This can be a bit confusing at first to grasp until we keep in mind that Revelation is using imagery to convey ideas.  It isn’t gravesthat there are two states of death, one called first death and another called second death. Rather, in the Bible, death is just death.  This second death, in other words, is really just a continuation of the first death.  Or to put it still another way, the first death is death that gets interrupted by Christ’s return, before God then sentences the wicked who have just been raised from the dead to go back to being dead, this time forever.

John 5:28-29 an hour is coming when all who are in the tombs will hear his voice and come out, those who have done good to the resurrection of life, and those who have done evil to the resurrection of judgment.

Daniel 12:2 And many of those who sleep in the dust of the earth shall awake, some to everlasting life, and some to shame and everlasting contempt.

According to John 5, Daniel 12, and plenty of other texts in addition, death is something both the just and the unjust will undergo. That is, we will all die. However, this death we will all die is not permanent for some.  Both the just and the unjust will be raised at some point in the future; namely, at Christ’s return; but while the elect will then put on immortality at the moment they are raised, the non elect will instead be judged and then sentenced to return to a state of death.  From this second state of death there will be no resurrection. This so called second death is not an extra form of punishment in addition to death. Rather, this second death is just simply death extended to a period of eternity.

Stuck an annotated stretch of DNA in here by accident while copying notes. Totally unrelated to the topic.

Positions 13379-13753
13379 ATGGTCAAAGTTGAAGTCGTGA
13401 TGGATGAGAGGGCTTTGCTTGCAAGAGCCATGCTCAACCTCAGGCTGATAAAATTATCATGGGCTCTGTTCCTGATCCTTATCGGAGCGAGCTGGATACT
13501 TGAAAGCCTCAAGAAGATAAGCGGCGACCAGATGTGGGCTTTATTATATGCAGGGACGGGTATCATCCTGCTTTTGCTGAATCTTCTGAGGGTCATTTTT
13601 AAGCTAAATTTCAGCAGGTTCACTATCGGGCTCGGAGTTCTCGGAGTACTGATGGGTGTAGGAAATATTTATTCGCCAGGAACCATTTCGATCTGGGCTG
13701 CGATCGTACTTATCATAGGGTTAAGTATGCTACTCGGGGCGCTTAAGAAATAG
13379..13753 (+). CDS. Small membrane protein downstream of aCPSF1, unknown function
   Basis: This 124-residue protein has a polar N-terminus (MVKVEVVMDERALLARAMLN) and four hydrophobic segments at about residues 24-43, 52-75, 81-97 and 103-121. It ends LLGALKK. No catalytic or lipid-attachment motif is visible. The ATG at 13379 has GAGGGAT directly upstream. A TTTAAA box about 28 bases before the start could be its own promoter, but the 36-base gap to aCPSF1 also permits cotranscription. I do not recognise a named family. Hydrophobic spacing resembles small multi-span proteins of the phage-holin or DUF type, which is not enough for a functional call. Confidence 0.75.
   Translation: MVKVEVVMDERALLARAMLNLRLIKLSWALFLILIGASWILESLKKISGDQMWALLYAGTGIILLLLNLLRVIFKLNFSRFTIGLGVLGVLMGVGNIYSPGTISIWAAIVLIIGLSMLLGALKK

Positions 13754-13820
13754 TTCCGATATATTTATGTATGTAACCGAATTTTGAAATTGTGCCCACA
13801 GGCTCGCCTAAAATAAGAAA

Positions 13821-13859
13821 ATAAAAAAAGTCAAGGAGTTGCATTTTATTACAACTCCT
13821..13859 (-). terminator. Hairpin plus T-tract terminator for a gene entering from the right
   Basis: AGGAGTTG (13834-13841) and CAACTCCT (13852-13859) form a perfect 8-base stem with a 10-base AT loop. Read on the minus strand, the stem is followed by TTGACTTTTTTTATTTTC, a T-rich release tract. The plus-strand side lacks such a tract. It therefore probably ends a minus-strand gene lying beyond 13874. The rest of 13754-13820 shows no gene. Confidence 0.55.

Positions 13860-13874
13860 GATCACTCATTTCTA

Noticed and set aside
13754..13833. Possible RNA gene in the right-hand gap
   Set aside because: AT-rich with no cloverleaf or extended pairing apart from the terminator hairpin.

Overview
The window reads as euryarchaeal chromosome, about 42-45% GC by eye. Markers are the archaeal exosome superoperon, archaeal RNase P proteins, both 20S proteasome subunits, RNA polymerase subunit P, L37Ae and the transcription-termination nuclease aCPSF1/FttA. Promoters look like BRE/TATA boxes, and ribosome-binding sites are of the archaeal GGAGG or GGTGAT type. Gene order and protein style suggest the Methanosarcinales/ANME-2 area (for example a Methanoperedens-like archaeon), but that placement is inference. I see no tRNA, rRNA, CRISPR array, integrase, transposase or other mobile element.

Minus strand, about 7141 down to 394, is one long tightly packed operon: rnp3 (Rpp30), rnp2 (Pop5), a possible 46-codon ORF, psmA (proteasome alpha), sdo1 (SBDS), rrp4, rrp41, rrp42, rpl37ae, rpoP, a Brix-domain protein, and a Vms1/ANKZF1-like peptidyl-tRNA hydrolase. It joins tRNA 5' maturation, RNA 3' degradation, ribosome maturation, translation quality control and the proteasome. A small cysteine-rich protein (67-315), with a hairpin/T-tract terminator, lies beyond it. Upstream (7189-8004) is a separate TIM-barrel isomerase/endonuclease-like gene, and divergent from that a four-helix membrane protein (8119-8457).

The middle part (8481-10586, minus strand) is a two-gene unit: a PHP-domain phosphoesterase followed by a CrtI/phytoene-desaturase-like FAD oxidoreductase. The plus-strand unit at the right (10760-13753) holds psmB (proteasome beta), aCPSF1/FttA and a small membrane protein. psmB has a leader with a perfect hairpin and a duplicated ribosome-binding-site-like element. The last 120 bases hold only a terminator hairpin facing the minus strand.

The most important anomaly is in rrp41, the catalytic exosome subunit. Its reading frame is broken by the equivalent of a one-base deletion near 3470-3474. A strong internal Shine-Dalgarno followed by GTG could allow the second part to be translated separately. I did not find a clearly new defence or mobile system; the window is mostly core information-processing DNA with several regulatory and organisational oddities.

So which death then did Jesus have to undergo in order to atone for His people’s sins? In other words, did He have to permanently die in order to save His people? No. He simply had to die, because the wages of sin is death. The reason why the non-elect will be raised only to then be returned to death is that Christ did not die for their sins.  They died guilty for their sins.  They remain guilty for theirs, because their death cannot atone for their sins.   But this does not mean Christ had to remain permanently dead or cease to exist in order to atone for His people’s sins. He only needed to die once.